Then, too, we need to trust in Jehovah when real hardships or persecutions face us. The apostle Paul wrote: “For we do not wish you to be ignorant, brothers, about the tribulation that happened to us in the district of Asia, that we were under extreme pressure beyond our strength, so that we were very uncertain even of our lives. In fact, we felt within ourselves that we had received the sentence of death. This was that we might have our trust, not in ourselves, but in the God who raises up the dead. From such a great thing as death he did rescue us and will rescue us; and our hope is in him that he will also rescue us further.”—2 Cor. 1:8-10.
We should view adversities as opportunities to strengthen our trust in Jehovah, for when there is nothing more we can do for ourselves, in whom else can we trust? For some of Jehovah’s witnesses it was when they were engaging in the full-time preaching work that they first fully learned what trust in Jehovah means. At times they did not know where their next meal was coming from. Yet when they exercised faith and trust, going ahead in this “pioneer” work that they had chosen as a life’s vocation, they were amply provided for, and they had happiness.—1 Tim. 6:6-8.
In times of distress or persecution, appeal to God in prayer. (Heb. 4:16) Also, do not overlook the help that the prayers of your Christian brothers can bring. The apostle appealed to his fellow Christians: “You also can help along by your supplication for us.” (2 Cor. 1:11) If you are demonstrating trust in Jehovah by your course of action, and if your faithful brothers are interceding with God in prayers for you, you can have perfect confidence that you will be given all the help you need.—1 Tim. 2:1.
Trust in Jehovah involves more than the faith that he will take care of us. It includes showing boldness, freeness of speech on our part, sticking to Bible principles and letting others know our stand. Jesus said: “Everyone, then, that confesses union with me before men, I will also confess union with him before my Father who is in the heavens.”—Matt. 10:32.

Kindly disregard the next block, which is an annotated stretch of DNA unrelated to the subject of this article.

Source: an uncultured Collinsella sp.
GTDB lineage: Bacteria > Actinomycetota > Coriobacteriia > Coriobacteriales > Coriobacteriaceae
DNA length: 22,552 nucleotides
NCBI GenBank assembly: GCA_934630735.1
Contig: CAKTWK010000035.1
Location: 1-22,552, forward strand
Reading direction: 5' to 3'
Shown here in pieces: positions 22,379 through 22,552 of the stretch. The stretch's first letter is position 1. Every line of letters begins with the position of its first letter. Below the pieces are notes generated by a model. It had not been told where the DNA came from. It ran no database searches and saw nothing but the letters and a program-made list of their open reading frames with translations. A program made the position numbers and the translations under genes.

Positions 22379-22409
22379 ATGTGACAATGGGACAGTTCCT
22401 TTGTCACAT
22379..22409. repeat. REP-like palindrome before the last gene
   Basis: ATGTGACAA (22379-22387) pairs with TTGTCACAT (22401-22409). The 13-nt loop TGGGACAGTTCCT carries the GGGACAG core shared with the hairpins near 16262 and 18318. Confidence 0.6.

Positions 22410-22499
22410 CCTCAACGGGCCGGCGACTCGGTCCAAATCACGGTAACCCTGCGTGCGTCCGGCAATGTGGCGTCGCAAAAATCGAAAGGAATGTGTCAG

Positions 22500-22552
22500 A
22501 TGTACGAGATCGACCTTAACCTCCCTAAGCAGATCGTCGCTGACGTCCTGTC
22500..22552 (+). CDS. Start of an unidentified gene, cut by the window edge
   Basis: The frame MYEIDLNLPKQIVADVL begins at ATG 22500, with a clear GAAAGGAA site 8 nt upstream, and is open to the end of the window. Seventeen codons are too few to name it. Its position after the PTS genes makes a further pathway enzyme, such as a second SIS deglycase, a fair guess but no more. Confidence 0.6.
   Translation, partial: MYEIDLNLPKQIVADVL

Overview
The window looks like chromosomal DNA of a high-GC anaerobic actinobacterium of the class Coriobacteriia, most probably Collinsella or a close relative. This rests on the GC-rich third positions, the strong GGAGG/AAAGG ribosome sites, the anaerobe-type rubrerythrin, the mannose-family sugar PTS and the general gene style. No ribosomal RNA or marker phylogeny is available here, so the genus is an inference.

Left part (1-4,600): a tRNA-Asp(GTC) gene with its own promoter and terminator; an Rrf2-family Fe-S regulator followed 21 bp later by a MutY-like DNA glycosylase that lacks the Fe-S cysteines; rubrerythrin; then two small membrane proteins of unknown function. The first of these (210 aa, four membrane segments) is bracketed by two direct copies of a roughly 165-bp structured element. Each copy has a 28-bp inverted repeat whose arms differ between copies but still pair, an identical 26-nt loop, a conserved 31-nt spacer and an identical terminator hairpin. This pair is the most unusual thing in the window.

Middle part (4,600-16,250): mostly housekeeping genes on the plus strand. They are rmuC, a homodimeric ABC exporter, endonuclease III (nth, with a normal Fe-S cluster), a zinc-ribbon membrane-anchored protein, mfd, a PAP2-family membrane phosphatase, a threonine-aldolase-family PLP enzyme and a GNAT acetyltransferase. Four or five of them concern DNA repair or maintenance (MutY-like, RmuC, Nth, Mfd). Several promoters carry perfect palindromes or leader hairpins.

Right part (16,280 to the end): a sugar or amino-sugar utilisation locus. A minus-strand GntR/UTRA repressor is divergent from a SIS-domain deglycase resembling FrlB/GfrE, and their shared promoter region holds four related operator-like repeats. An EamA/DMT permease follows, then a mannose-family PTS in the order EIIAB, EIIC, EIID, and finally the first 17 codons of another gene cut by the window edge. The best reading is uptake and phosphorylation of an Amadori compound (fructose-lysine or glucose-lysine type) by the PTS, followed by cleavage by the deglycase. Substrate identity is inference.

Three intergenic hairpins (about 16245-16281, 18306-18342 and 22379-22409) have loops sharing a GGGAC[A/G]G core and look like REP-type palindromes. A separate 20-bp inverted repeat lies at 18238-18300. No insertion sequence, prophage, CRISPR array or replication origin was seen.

The truth of this has been experienced by a brother who nearly all his years in the truth has been paralyzed. It took great effort and years of training even to walk and to do anything for himself. He worked hard in school to learn journalism. He became very successful in radio and TV broadcasting, but was always firm and open about the truth—he made it clear to his employers from the beginning that he was one of Jehovah’s witnesses and could not violate Christian principles in advertising. He lost jobs because of his openness and turned down executive jobs because they involved activities that would have required him to violate his conscience.
Nevertheless, this brother and his wife have been well provided for, without dependence on others. Work has always been available for him. In addition, Jehovah has opened to him fine opportunities to witness to persons normally hard to reach, and he has enjoyed many congregation assignments, serving as an elder, and participating in news-service activity at large assemblies of Jehovah’s witnesses.
So, no one should despair, regardless of his physical condition, his financial status, his background or present circumstances. In fact, God is more greatly glorified when it is evident that a thing was accomplished, not by the individual’s own strength or ability, but by God’s power. As the apostle says: “We have this treasure in earthen vessels, that the power beyond what is normal may be God’s and not that out of ourselves.”—2 Cor. 4:7.